“To be truly free one must take on the basic conditions as they are–painful, impermanent, open, imperfect–and then be grateful for impermanence and the freedom it grants us.”
~Gary Snyder, The Practice of the Wild
Edge ran inside this morning saying, “Quick, quick! Alpenglow–the mountains are pink! Quick!”
I jumped down from the bed before I had time to finish writing the quote above and ran outside to see the Worcester range illuminated in a pink sunrise. Perhaps last year I would have waited a few seconds longer and finished what I was doing, but we’ve seen how quickly the colors of sunrise move over the mountains, and a moment was not to be spared if I wished to see what was out there this morning.
I jumped through the door into the cold, shouted “glory!” and ran inside to grab my camera. I clicked away, knowing I never quite capture the magical beauty, and then thought, impermanence grants freedom.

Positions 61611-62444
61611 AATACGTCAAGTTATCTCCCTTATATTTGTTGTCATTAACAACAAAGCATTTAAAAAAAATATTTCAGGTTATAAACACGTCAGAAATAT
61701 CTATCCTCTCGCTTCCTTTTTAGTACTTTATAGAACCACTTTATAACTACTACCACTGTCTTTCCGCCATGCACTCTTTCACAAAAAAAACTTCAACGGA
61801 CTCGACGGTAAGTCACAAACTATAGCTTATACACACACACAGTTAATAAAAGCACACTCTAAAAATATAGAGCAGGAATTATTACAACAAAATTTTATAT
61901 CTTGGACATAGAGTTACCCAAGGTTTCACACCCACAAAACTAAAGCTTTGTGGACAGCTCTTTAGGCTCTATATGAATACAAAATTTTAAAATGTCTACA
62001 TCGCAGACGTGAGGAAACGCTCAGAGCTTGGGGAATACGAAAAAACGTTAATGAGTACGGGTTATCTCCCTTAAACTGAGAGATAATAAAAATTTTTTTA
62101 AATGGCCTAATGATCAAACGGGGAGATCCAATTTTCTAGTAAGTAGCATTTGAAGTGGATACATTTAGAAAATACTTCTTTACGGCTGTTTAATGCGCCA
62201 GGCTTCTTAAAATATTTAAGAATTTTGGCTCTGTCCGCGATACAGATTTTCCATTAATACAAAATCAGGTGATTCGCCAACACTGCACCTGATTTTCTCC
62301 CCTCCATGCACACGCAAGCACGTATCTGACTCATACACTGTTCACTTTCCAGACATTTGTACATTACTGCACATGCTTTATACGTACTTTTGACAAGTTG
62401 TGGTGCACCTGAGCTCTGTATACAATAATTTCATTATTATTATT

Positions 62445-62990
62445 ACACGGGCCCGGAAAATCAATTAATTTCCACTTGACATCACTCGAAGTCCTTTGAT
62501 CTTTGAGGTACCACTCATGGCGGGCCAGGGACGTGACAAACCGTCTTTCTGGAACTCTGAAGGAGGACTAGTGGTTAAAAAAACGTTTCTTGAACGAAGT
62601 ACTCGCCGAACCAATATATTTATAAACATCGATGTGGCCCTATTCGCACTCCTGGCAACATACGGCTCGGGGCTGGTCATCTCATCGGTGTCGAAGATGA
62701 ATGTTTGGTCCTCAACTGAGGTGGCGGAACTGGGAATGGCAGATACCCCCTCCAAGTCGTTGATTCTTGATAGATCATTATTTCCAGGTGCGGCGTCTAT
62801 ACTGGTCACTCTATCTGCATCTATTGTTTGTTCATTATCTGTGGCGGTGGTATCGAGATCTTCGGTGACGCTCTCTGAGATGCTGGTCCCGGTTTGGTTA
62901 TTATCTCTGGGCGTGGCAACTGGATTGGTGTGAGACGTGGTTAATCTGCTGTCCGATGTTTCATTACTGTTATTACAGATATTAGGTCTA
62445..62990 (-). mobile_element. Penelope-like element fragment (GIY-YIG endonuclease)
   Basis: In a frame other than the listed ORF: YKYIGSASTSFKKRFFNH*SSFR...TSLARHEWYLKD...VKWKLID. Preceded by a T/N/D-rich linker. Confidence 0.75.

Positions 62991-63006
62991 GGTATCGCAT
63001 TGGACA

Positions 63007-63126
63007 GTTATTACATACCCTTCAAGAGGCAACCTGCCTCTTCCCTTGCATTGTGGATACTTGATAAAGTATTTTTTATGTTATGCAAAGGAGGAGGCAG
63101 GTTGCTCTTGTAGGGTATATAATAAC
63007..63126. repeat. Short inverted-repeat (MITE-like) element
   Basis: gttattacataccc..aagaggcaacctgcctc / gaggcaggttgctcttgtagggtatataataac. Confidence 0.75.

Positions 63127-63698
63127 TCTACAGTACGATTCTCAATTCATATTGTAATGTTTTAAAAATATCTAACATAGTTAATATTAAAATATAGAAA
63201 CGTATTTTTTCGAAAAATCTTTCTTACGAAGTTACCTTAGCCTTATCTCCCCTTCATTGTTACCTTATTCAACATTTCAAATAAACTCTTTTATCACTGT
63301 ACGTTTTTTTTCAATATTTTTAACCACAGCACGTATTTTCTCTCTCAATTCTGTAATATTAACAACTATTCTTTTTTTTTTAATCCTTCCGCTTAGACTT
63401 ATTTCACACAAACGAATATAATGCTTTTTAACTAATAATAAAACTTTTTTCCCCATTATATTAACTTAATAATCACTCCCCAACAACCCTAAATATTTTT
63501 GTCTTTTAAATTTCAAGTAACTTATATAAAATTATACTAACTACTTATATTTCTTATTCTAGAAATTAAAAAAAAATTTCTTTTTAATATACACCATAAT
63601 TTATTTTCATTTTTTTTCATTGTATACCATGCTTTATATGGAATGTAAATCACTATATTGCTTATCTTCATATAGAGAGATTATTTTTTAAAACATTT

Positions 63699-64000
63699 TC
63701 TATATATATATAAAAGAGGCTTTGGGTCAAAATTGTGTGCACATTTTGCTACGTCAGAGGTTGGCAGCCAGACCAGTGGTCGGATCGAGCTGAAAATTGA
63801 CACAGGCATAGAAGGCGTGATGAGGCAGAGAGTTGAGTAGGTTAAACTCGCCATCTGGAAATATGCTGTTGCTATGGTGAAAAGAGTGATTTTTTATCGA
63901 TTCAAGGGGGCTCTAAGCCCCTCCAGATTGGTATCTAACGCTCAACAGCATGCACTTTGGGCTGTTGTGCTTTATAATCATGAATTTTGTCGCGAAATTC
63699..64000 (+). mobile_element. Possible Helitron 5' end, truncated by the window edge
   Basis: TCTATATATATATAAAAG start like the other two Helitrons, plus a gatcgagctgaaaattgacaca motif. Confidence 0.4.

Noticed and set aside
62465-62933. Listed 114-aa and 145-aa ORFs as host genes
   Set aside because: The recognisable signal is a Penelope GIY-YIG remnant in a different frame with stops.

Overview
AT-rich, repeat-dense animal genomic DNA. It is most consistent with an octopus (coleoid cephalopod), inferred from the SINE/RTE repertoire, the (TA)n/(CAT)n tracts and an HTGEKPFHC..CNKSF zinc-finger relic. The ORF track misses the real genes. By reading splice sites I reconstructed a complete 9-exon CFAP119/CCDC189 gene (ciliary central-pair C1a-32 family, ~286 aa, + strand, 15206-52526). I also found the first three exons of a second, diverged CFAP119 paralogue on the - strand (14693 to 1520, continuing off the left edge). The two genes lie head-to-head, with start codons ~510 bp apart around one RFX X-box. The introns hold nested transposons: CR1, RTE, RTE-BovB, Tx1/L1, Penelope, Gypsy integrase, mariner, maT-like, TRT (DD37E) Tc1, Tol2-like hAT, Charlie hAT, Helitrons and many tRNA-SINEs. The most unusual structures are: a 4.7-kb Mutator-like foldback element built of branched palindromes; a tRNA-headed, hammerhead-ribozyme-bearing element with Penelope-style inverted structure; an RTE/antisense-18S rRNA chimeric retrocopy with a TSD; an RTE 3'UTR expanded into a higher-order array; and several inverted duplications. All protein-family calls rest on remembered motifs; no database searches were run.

What is the permanence of a photo–a frozen moment–worth?
We do so much to capture beauty. We take photos, paint, carve, sculpt, arrange. But sunlight fades photos, dust collects on frames, flower bouquets wilt, even stone sculptures eventually erode.
Beauty is not static.
No matter how slow it happens, though it may seem we have stopped time in some way, the energy of all things continues its constant motion. Beauty, by nature, moves.
Despite the pain that may be found in impermanence, our lives rely on the shifting of moments, the sudden light that kisses the mountains–these flashes of beauty that shake us awake.